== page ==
Given an array of length N, where array[i] is the count of ways we can produce the amount i,
find out the set of denominations.
e.g
input: [1, 0, 1, 0, 1, 1, 1, 2, 1, 2, 2] -> output: [2, 5, 7]
Here is an O(n^3) Solution.
First, I will use the function count(coins[], int n) which gives me the number of ways you can write n with the coins in coins[]. You can calculate this using dynamic programming. Here is a link that shows how to do this. It runs in O(n^2):
http://www.geeksforgeeks.org/dynamic-programming-set-7-coin-change/
Once you have this function as a black box, the solution becomes easy, here is a pseudocode:
Let coins be an empty array
For i=1 to n:
if (count(coins, i) < array[i]){
coins.insert(i)
}
Return coins
This solution should run in total O(n^3) time. I would be happy to know if someone knows what the optimum solution is :)
@eyfmharb See my comment above, the Sieve of Eratosthenes can be O(n log log n) if implemented carefully.
for (i=1; i<N; ++i) {
if (a[i] > 0) {
coins.push_back(i);
for (int j=i; j<N; j+=i) --a[j];
}
}
proving that the complexity is O(n log log n) is quite complicated. You can find the proof if you google it.
@CodingPill Your code doesn't work. Running this on the input provided by OP returns [2,5,7,9]. 9 can be expressed as the sum of 2,2,5. However, 9 doesn't divide 2 or 5 so your logic here is incorrect.
@eyfmharb Yes, I tried it too. I get the 9 in my set too.
def getDenominations(nums):
len_of_nums = len(nums)
denominations = set()
for i in xrange(1, len_of_nums):
if nums[i] != 0:
denominations.add(i)
strikeMultiples(i, nums)
if len(list(denominations)) > 1:
sums_set = set()
subsetSum(sums_set,list(denominations),0, len(list(denominations)) - 1)
for x in list(sums_set):
if x > i and x < len_of_nums:
nums[x] -= 1
print list(denominations)
def strikeMultiples(val, nums):
original_val = val
while (val <= len(nums)):
if nums[val] > 0:
nums[val] -= 1
val += original_val
def subsetSum(sums_set, nums, left, right, sum=0):
if left > right:
sums_set.add(sum)
return
subsetSum(sums_set, nums, left + 1, right, sum + nums[left])
subsetSum(sums_set, nums, left + 1, right, sum)
@eyfmharb Thanks!
findCoinDenominations([1, 0, 1, 0, 1, 1, 1, 2, 1, 2, 2]); // => [2, 5, 7]
function findCoinDenominations(realCoinNumCombinations) {
var n = realCoinNumCombinations.length;
var coins = [];
for (var i = 1; i < n; i++)
if (coinNumCombinations(coins, i) < realCoinNumCombinations[i])
coins.push(i)
return coins;
}
function coinNumCombinations(coins, amount) {
var n = amount;
var T = new Array(n+1).fill(0);
T[0] = 1;
for (var denom of coins)
for (var c = 1; c < n+1; c++) {
var amount = c;
if (amount >= denom)
T[amount] += T[amount-denom];
}
return T[n];
}
@arun43 said in Find out the set of denominations:
[1, 0, 1, 0, 1, 1, 1, 2, 1, 2, 2]
Not sure that it's right answer, but it works for the given input. There is some error checking for the input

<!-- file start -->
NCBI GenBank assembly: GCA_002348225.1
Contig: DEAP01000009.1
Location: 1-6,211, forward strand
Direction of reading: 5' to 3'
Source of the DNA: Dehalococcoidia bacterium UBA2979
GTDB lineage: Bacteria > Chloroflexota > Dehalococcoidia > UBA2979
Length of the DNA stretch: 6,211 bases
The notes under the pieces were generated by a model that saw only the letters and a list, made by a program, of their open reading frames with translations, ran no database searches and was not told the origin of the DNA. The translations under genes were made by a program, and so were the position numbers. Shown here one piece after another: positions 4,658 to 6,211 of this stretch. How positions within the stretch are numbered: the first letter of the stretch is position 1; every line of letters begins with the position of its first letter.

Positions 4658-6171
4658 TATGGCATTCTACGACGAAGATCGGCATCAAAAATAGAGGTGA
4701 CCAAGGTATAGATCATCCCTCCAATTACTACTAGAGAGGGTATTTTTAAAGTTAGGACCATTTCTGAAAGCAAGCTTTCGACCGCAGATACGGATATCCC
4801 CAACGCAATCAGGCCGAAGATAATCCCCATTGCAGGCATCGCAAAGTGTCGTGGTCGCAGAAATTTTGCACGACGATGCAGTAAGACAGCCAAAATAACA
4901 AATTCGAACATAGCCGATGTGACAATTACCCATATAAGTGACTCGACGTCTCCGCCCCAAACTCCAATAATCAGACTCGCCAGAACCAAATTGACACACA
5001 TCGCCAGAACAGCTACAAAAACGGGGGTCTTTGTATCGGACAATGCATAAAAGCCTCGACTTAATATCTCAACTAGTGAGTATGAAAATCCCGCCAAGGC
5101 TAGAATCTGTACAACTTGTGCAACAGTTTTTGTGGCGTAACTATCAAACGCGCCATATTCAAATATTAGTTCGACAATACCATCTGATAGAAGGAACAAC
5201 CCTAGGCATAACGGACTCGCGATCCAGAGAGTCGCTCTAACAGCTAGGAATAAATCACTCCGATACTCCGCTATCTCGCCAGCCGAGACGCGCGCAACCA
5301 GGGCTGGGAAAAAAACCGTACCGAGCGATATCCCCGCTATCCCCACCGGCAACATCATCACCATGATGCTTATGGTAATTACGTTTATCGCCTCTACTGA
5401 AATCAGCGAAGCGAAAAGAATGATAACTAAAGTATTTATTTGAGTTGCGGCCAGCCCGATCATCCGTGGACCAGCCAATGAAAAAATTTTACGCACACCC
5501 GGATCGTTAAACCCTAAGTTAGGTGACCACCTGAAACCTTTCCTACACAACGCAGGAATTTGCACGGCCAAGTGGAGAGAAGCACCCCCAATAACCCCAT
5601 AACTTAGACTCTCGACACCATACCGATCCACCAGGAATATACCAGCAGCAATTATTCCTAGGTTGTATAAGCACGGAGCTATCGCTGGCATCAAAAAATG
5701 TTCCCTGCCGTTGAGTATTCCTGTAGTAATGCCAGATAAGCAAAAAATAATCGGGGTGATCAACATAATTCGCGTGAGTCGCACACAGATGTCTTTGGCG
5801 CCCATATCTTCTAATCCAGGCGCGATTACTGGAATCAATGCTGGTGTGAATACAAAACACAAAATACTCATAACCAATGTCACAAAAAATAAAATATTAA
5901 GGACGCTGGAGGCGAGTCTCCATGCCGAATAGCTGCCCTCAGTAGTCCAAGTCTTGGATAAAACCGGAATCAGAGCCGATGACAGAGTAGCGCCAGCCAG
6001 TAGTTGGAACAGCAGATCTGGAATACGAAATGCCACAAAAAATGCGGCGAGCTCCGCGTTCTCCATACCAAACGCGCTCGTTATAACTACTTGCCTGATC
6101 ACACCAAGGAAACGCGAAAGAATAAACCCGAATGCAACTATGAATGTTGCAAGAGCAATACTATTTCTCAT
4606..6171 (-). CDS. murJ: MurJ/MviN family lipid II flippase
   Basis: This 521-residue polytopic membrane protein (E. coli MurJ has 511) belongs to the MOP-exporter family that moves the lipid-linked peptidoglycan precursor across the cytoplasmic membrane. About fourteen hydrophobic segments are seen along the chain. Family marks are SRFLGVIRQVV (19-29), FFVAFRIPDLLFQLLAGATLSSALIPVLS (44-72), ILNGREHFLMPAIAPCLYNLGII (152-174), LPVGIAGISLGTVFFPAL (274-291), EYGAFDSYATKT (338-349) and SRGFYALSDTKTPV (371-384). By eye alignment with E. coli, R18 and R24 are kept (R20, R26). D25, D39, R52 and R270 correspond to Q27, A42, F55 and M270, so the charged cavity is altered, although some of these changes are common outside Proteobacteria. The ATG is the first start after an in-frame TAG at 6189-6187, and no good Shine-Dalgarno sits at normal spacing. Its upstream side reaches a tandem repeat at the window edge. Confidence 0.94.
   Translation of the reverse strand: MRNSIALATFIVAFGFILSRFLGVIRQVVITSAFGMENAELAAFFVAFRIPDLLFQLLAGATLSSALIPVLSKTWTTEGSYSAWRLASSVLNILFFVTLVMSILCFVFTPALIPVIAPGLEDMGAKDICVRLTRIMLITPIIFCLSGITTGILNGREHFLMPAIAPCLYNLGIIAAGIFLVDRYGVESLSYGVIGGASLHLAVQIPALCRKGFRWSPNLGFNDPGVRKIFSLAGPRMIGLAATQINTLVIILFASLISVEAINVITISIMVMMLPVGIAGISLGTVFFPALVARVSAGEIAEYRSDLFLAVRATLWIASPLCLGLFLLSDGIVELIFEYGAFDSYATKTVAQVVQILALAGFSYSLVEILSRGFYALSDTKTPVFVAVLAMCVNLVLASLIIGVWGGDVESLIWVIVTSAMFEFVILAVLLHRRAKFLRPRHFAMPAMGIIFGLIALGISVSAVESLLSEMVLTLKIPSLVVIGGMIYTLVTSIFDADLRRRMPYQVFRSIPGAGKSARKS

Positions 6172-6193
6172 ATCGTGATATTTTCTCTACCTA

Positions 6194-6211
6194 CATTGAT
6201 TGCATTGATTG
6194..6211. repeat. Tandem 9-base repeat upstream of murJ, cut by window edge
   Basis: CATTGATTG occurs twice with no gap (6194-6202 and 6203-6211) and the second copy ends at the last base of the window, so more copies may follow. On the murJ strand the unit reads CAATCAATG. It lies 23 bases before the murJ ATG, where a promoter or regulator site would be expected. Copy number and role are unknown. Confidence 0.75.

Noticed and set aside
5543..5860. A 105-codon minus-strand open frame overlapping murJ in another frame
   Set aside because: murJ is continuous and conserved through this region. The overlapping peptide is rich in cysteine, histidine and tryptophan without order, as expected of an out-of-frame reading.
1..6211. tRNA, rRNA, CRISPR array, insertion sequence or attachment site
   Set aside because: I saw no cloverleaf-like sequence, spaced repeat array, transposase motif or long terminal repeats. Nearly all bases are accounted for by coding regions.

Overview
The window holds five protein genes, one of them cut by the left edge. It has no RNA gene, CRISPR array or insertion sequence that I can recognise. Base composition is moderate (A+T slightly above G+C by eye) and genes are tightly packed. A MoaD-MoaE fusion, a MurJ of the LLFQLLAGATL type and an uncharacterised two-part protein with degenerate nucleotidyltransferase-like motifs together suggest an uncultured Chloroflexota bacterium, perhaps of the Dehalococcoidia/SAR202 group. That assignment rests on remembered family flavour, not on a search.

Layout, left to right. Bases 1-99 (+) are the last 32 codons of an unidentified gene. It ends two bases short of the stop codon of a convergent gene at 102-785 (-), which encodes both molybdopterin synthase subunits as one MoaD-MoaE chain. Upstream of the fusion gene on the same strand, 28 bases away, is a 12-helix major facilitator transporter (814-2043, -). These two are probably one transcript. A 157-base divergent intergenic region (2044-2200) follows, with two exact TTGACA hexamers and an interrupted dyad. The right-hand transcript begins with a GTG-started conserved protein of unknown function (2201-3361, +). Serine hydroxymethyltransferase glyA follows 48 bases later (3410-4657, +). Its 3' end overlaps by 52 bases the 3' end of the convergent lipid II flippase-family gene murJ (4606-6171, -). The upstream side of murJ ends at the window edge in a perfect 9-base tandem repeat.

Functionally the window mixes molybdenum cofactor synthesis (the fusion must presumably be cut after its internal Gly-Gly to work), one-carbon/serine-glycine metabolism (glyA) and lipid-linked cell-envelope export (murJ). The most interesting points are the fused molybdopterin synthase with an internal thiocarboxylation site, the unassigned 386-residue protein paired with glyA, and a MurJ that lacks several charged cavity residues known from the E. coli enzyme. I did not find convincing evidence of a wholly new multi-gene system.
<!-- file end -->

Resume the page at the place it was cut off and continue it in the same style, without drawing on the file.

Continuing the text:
_list = [1, 0, 1, 0, 1, 1, 1, 2, 1, 2, 2]
# value to index
## 1 0
## 0 1
## 1 2 2
## 0 3
## 1 4 2x2
## 1 5 5
## 1 6 2x3
## 2 7 2 + 5 and 7
## 1 8 2x5
## 2 9 2x2 + 5 and 2 + 7
## 2 10 2x5 and 5x2
# few basic test cases
##_list = [1, 1, 1] # -> [1]
##_list = [1, 1, 2] # -> [1, 2]
##_list = [1, 0, 1] # -> [2]
##_list = [1, 0, 2] # -> exception
##_list = [1, 1, 3] # -> exception
##_list = [1, 0, 1, 0, 1, 1, 1, 2, 1, 2, 3] # -> [2, 5, 7, 10]
def find_set_of_denominations( _list ):
sum_to_ways = {}
coins = []
_len = len( _list )
def add_coin( coin ):
coins.append( coin )
# update sum_to_ways
for i in [ 0 ] + sum_to_ways.keys():
for k in range( coin + i, _len, coin ):
if k not in sum_to_ways:
sum_to_ways[k] = 1
else:
sum_to_ways[k] += 1
if _len > 0:
if _list[0] != 1: # assume empty set can be represented exactly in one way
raise
for i in range( 1, _len ):
_sum = _list[i]
if i not in sum_to_ways:
if _sum > 1:
raise
if _sum == 1:
add_coin( i )
else:
if _sum < sum_to_ways[i] or _sum > sum_to_ways[i] + 1:
raise
if _sum != sum_to_ways[i]:
add_coin( i )
return coins
print find_set_of_denominations( _list )
This can be put into a mathematical question. In general, we test for each number of i in a[i] whether it can be added by the elements in the domain D. If the value of a[i] is greater than possible solutions in domain D, i also belongs to that domain. Here is how we formulate the mathematical problem. Suppose we already have n elements, x1...xn in domain D, we need to solve for b1...bn where b1x1+...bnxn = i. In other words, x1b1+...+xnbn-i=0. From here, if I let matrix A = [x1, ..., xn], Ab-i=0. The NULL Space of A has a rank of n-1. Therefore, if we can find a solution b01, ..., b0n, such that A[b01, b02, ..., b0n]' = i, we have A*(b+b0) = 0. The number of possible solutions is either 0 or n-1. Now the problem becomes whether we can find one solution such that elements in domain D can be added up to i.
Here's a short C# DP solution, O(n^2):
IEnumerable<int> GetDenominations(int[] a) {
int[] ways = new int[a.Length]; ways[0] = 1;
for (int i=1; i<a.Length; i++) {
if (a[i]-ways[i]==1) { // i is a denominator
yield return i;
for (int j=0; j+i<ways.Length; j++) {
if (ways[j]>0)
ways[j+i] += ways[j]; // increment solutions
}
}
}
}
Note incrementing solutions by the # of previous solutions reachable by the next denomination for each new denomination discovered, instead of just by 1 as in @CodingPill's solution #2, which will incorrectly solve larger inputs.
A test case that shows this is:
[1,0,1,0,1,1,1,2,1,2,2,2,3,2,4,3] -> [2,5,7]
@meaty's solution correctly solves this input as well but is O(n^3) due to re-running through all discovered denominations in each round instead of memoizing the previous work.